The percentage of Americans viewing Israel favorably has fallen to 59 percent. By contrast, nearly a quarter of Americans (24 percent) now view the Palestinian Authority favorably. Americans viewing Iran favorably also surged to a recent high of 16% of the adult population.
These are the results of three IRmep polls of the U.S. adult internet population fielded by Google Consumer Surveys February 19-20. The questions posed were, "What is your overall opinion of [country]?" Respondents could also fill in their own response. Most of these, representing up to 12.9% of the total responses, offered no opinion.
The IRmep survey methodology differs from the popular Gallup World Affairs Survey methodology. Gallup conducts a serial telephone survey with multiple questions per respondent. Gallup’s last publicly available data is from a February 8-11, 2015 survey of 837 adults with a 4% margin of error. IRmep’s Google Consumer Survey margin of error on three questions fielded separately ranged from only 1.5% to 2.3% with a sample size target of 1029 national adults. Nevertheless, comparing historical Gallup data (2001-2015) with new IRmep poll numbers (2016 only) asking the same question reveals a stunning turn in U.S. public opinion.
American public opinion of Israel (survey results) has not been this low since 2004, a year Israel conducted three separate military operations against Palestinians living in Gaza. Gallup’s February 2015 poll captured a small year-on-year decline at the onset of Israel’s final attempt to thwart the P5+1 nuclear deal with Iran. Negative headlines and reports subsequently filled U.S airwaves with news of the Netanyahu administration’s many efforts against the deal. According to reports, Israel even spied on U.S.-Iran negotiations and then leaked details to Israel affinity organization leaders working against it in the United States.
Israeli government officials also secretly contacted and lobbied undecided U.S. lawmakers asking, "What it would take to win their votes." However, Israel was fighting an international deal immensely popular with the general American public and key interest group segments. Pro-Israel organizations such as the American Israel Public Affairs Committee, American Jewish Committee, the Anti-Defamation League and Conference of Presidents of Major American Jewish Organizations sided with the Netanyahu administration – and against the preferences of many Americans they claim to represent – which may have also damaged their images along with Israel’s. The deal passed in mid-July of 2015.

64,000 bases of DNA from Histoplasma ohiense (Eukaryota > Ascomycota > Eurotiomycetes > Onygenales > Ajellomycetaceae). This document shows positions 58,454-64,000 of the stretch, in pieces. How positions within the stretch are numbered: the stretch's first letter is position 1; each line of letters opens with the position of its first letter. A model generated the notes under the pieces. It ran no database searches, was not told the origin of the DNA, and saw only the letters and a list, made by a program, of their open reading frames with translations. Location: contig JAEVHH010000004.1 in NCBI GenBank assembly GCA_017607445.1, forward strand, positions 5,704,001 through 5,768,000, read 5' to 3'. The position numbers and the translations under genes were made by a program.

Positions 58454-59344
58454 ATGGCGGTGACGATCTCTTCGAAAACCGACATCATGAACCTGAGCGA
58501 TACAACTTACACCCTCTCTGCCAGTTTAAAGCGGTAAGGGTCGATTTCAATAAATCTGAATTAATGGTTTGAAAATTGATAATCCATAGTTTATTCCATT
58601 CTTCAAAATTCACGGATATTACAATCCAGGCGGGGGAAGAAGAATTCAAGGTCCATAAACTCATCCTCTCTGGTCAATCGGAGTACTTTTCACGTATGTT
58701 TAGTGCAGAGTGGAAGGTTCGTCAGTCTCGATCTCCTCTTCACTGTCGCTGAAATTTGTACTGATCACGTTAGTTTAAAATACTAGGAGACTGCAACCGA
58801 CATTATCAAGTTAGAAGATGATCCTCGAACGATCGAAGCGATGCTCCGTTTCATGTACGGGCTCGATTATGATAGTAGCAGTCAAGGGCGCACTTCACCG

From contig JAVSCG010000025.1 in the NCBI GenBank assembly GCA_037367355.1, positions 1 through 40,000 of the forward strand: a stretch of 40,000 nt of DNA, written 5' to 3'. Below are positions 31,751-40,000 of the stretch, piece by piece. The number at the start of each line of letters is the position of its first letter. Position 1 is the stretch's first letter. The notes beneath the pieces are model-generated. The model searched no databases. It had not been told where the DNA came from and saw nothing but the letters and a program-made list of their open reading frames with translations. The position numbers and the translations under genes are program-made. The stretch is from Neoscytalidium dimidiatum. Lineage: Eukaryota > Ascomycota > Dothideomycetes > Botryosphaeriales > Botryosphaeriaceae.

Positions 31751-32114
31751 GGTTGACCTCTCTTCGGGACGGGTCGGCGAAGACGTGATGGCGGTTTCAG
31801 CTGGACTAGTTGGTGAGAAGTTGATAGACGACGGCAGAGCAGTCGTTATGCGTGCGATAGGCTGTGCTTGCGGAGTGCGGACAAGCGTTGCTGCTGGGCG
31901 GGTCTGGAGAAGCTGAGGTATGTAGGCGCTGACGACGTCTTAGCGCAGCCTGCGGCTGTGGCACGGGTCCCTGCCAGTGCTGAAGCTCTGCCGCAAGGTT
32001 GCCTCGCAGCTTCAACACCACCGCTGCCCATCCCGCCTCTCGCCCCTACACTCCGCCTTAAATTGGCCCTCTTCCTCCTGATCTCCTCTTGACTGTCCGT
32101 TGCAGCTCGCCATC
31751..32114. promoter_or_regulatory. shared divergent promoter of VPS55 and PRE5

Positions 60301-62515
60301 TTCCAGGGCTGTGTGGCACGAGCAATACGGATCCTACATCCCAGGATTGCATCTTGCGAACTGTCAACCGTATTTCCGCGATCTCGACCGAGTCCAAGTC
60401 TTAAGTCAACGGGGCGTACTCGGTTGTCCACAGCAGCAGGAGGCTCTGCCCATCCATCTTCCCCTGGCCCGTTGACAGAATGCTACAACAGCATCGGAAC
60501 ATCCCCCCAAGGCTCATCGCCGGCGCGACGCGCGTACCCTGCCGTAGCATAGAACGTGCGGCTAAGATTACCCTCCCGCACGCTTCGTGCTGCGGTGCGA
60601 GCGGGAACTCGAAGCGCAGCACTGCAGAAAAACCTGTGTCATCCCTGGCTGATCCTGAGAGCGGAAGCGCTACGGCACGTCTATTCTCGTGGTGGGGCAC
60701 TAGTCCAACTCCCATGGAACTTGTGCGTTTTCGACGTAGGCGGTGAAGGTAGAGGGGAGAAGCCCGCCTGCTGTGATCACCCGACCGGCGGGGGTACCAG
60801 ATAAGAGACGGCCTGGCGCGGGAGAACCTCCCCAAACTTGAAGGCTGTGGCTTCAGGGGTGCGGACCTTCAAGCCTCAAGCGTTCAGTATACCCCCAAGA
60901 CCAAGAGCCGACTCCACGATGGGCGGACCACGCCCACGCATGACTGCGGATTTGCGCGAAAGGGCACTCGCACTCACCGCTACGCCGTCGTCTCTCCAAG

Meanwhile, Iran has seen its favorability rankings surge 42%. (Survey results) The restoration of normal business and financial ties with much of the world appears to be viewed favorably by some Americans. This may result from a decline in media and interest group-generated information about the threat of an Iranian nuclear weapon – which most Western intelligence agencies say does not exist. In late 2014, 58.5% of Americans mistakenly believed Iran already had nuclear weapons. (Survey results) The quick resolution of an incident in January during which Iran captured then quickly released two U.S. Navy patrol boats and their crewmembers and release of other American captives, such as Washington Post reporter Janson Rezaian, may have bumped Iran’s favorability rankings to this high.
The Palestinian Authority’s rise from 17 to 24 percent favorability among Americans accompanied the running of that nation’s banner up a flagpole in front of the United Nations headquarters. (Survey results) Overall, Palestine received improving news media coverage of its history and unpleasant narratives of life under Israeli occupation, as well as some positive coverage of its peaceful civil society efforts to highlight the situation – such as the non-violent Boycott, Divestment and Sanctions (BDS) movement.
Grant F. Smith is the author of the forthcoming book Big Israel: How Israel’s Lobby Moves America. He currently serves as director of research at the Institute for Research: Middle Eastern Policy in Washington (IRmep), D.C. Read other articles by Smith, or visit the IRmep website.